Ranked Choice Voting Pilot Coming to Virginia
Ranked choice voting or RCV is gaining popularity across the nation. From Maine to Utah, states are exploring an innovative and logical way to elect officials who will best serve constituents -- and now, Virginia is getting in on the action.
During the 2020 legislative session, Virginia made history by passing two ranked choice voting bills -- a major step in offering Virginians access to a more effective form of voting.
Better, cheaper, and faster.
RCV allows voters the option to rank candidates based on the order of their preference. A voter’s favorite candidate gets a first place vote, their next favorite gets a second place vote, and so on. Votes are then tabulated; in the event that no candidate emerges with a majority of first place votes, the candidate with the least amount of first place votes is eliminated with those votes redistributed according to the voter’s next preference. This process continues until a candidate receives a majority and is declared the winner.
Ranked choice voting is intuitive and simple.
It’s no wonder that ranked choice voting is gaining attention -- the benefits are clear, nonpartisan, and easily attainable.
When ranked choice voting is implemented, it guarantees a majority winner, meaning that constituents feel represented by their elected officials. Ranked choice voting also increases competitiveness of all candidates by allowing voters to vote their preference without fear of “spoiling” the election or vote splitting. This ultimately will create a less polarized political climate -- a step necessary to a better functioning democracy. And finally, the need to be an appealing “second choice vote” encourages much needed civility and broad coalition building on the campaign trail.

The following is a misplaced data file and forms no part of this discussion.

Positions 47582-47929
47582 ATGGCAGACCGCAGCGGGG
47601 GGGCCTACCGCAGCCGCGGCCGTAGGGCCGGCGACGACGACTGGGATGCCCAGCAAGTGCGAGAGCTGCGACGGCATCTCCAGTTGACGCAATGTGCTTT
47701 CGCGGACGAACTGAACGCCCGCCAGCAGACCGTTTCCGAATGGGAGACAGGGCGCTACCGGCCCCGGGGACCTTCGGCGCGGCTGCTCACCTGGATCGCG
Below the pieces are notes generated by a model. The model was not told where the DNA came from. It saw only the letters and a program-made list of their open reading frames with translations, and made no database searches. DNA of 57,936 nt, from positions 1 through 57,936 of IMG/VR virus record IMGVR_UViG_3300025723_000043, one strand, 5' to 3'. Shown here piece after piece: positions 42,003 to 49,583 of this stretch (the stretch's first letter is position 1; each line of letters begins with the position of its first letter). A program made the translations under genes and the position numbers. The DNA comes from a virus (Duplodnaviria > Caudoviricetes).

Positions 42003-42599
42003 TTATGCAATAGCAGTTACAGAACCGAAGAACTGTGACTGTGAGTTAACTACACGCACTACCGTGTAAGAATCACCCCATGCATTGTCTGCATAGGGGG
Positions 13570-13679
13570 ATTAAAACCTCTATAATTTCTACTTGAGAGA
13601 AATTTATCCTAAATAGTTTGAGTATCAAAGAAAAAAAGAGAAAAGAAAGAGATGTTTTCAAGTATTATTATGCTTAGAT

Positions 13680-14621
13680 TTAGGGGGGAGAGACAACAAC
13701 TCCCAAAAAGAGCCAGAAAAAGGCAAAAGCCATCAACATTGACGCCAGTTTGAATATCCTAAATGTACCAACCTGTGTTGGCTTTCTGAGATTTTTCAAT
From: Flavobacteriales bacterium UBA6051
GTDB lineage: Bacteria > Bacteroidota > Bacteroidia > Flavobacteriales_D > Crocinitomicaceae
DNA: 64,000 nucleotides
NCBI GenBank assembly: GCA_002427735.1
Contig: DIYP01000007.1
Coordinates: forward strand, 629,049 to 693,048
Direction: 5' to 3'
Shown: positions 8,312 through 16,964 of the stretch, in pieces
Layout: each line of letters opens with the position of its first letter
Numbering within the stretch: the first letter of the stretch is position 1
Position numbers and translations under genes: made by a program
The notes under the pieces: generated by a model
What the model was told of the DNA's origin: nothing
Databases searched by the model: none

All are wins for our political system.
HB1103, an opt-in statewide local pilot is a first step to exploring what RCV could look like in Virginia. Beginning July 1, 2021, if a majority of a local governing body votes in favor of opting-in to this pilot, that body will then have its members elected by ranked choice voting.
When looking back at local supervisor elections for 2019, it is apparent that ranked choice may be a logical improvement for many jurisdictions. In races with more than two candidates, approximately 60% of the winners did not receive a majority. For example, in Mathews County, an at-large election with six candidates ended with the winner receiving only 21.5% of the vote. RCV should increase competition too, reducing the over 50% of uncontested supervisor races from 2019.
The great news is that ranked choice voting can reverse this pattern. By empowering local governing bodies to pilot this method of voting, the result will be increased competition, improved representation, and higher satisfaction amongst the electorate.
In a time when voters will be casting votes largely by absentee ballots, ranked choice voting is also insurance for uncertainty. In Virginia, voters are now given a 45-day window to vote early, either by mail or in person. In that span of time, so much can change. Candidates may drop out and votes may end up being wasted.
Just look at what happened with the 2020 Democratic primary races. On Super Tuesday alone, over one million votes across the country were wasted on candidates that had withdrawn within 24 hours of election day. Ranked choice voting would have ensured that those voters would still have their voices heard by allowing them to express second or third choices.
In 2021, RCV may be the option for Virginia’s localities and it’s voters.